Algeria Says Militants Were to Move Hostages After Blast

Algeria's prime minister Abdelmalek Sellal
Abdelmalek Sellal, Algeria's Prime Minister, speaks in front of a map of the country during a press conference in Algiers on Jan. 21, 2013. Sellal said the attackers crossed from north Mali into Niger, then Libya and finally Algeria, an indication of the difficulties of policing the porous borders Algeria shares with its neighbors. Source: AFP/Getty Images

A multinational group of terrorists that killed at least 38 hostages, including three Americans, at a gas complex in Algeria planned to blow up the site and escape into neighboring Mali with their captives, according to the first official account of the raid.

Only the actions of the Algerian army prevented the 32-man militant squad, which had “a massive arsenal” and explosives experts, from fleeing with hostages, Abdelmalek Sellal, the country’s prime minister, told reporters in Algiers yesterday. At least one member of the terrorists was a Canadian national whose job was to contact the media, he said.

The extent of the death toll remains uncertain. Sellal said 37 foreign workers and one Algerian were killed, along with 29 militants, bringing the number of dead to 67. He said three militants were captured, with five foreign hostages still missing. Other governments have said 17 people remain unaccounted for, according to the Associated Press, and reports of the number killed have varied since the Algerian forces moved against the militants.

The operation at the In Amenas gas facility underscored the dangers Algeria faces as French forces target jihadis in Mali. Sellal, whose nation fought a decade-long battle against Islamists in the 1990s, reiterated that Algeria backed peaceful dialogue and wouldn’t commit troops to Mali.

The scenario outlined by Sellal was of an orchestrated assault planned by the militants over two months and complete with inside information from a former driver at the Saharan gas facility, operated by London’s BP Plc, Statoil ASA of Norway, and state-run Sonatrach. The siege was dealt with “professionally” by the Algerian military, Sellal said.

‘Unacceptable Demands’

“The army first tried to negotiate in the hope of resolving the situation, but the terrorists were determined and their position was clear, and they had unacceptable demands,” Sellal said.

The attackers hailed from eight nations including Tunisia, Egypt, Niger, Mauritania and Canada, according to the premier.

The deceased hostages also came from diverse backgrounds, including people from Japan, the U.S., the Philippines, Colombia, Britain and France, according to their respective governments. The workers were killed one-by-one, Sellal said, in a mass execution.

The three U.S. citizens killed in the attack were Victor Lynn Lovelady, Gordon Lee Rowan and Frederick Buttaccio, the U.S. State Department announced yesterday. Seven other Americans survived the ordeal, Victoria Nuland, a spokeswoman for the department, said in a statement.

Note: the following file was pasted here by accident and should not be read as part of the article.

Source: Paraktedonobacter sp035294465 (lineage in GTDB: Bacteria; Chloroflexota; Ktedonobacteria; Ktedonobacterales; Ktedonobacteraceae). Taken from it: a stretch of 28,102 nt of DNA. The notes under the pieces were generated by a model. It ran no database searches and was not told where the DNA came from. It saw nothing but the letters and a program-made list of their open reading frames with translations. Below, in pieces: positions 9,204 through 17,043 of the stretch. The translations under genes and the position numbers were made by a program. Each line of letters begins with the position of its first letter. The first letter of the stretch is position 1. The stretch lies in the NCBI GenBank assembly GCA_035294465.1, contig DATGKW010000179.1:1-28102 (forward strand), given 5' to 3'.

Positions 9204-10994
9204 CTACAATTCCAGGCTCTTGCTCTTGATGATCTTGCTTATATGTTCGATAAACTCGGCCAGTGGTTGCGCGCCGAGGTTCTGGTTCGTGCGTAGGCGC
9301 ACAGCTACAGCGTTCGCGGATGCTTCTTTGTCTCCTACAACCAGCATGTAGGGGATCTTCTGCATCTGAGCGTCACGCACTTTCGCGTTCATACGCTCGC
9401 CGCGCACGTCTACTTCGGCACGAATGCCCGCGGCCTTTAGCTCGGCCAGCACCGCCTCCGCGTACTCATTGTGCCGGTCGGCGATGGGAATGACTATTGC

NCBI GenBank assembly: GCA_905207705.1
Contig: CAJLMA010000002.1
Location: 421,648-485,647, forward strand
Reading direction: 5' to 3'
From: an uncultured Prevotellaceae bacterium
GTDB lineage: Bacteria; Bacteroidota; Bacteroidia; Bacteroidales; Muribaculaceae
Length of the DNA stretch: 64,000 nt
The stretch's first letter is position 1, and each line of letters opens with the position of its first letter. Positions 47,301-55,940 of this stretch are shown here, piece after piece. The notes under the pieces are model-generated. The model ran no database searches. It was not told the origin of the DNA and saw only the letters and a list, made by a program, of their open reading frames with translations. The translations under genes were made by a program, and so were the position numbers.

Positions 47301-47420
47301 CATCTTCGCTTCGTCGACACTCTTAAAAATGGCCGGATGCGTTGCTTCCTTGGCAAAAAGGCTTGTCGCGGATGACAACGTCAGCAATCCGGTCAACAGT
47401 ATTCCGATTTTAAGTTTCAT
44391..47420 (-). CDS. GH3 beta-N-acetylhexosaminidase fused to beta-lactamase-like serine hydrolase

Porous Borders

Sellal said the attackers crossed from north Mali into Niger, then Libya and finally Algeria, an indication of the difficulties of policing the porous borders Algeria shares with its neighbors. The group was headed by a man named Bechneb Mohamed al-Amin, according to Sellal.

The first stage of the “cowardly act by a group of terrorists” began at 5:30 a.m. on Jan. 16 and targeted a bus carrying passengers to In Amenas airport, Sellal said. BP’s country manager was among the passengers, he said.

The militants “started firing at the bus and received a severe response from soldiers,” he said. “They failed to achieve their goal which was to kidnap foreign workers.”

The attackers then divided into two groups, with 11 men heading to the gas plant and the others to the housing unit. The militants were heavily armed, with rocket-propelled grenades and automatic weapons as they stormed the complex that housed a total of 790 workers, of whom 134 were foreigners from 26 nations, the prime minister said.

Guard’s Effort

A young Algerian security guard at the gas factory was among the first to be killed. Before dying, he managed to sound the alarm, a heroic effort that allowed workers to shut down the complex and to hide, Sellal said.

During the first night, the militants began preparations to flee to Mali in a convoy of vehicles, strapping explosives to the hostages. They were prevented from leaving the complex by the army, which had surrounded the site and struck with “force,” killing the group’s leader, Sellal said.

The attackers then sought to join their fellow militants, putting the hostages into the vehicles and using them as human shields. The military’s final assault on the militants came amid fears they were trying to destroy the facility, he said.

Security Forces

Commenting on the intervention by security forces, Sellal said, “I swear before God that there are few in this world who could achieve” what the Algerian armed forces undertook.

The remarks appeared aimed at initial criticism directed at Algeria over the military’s response -- efforts later defended by France, the nation’s former colonial ruler.

Responsibility was claimed by militants of the al-Qaeda-linked al Mulathameen group, who said their action was inspired by the arrival last week of French forces seeking to block a jihadist takeover of neighboring Mali. The group, headed by Mokhtar Belmokhtar, a one-eyed Algerian militant, warned other attacks could follow, according to a statement published on Mauritania’s private ANI news agency on Jan. 20.

Japan’s Prime Minister Shinzo Abe said seven Japanese were killed, the Kyodo news agency reported. In addition, six Filipinos, at least three Britons, two Romanians, one French security worker and a Colombian were slain.

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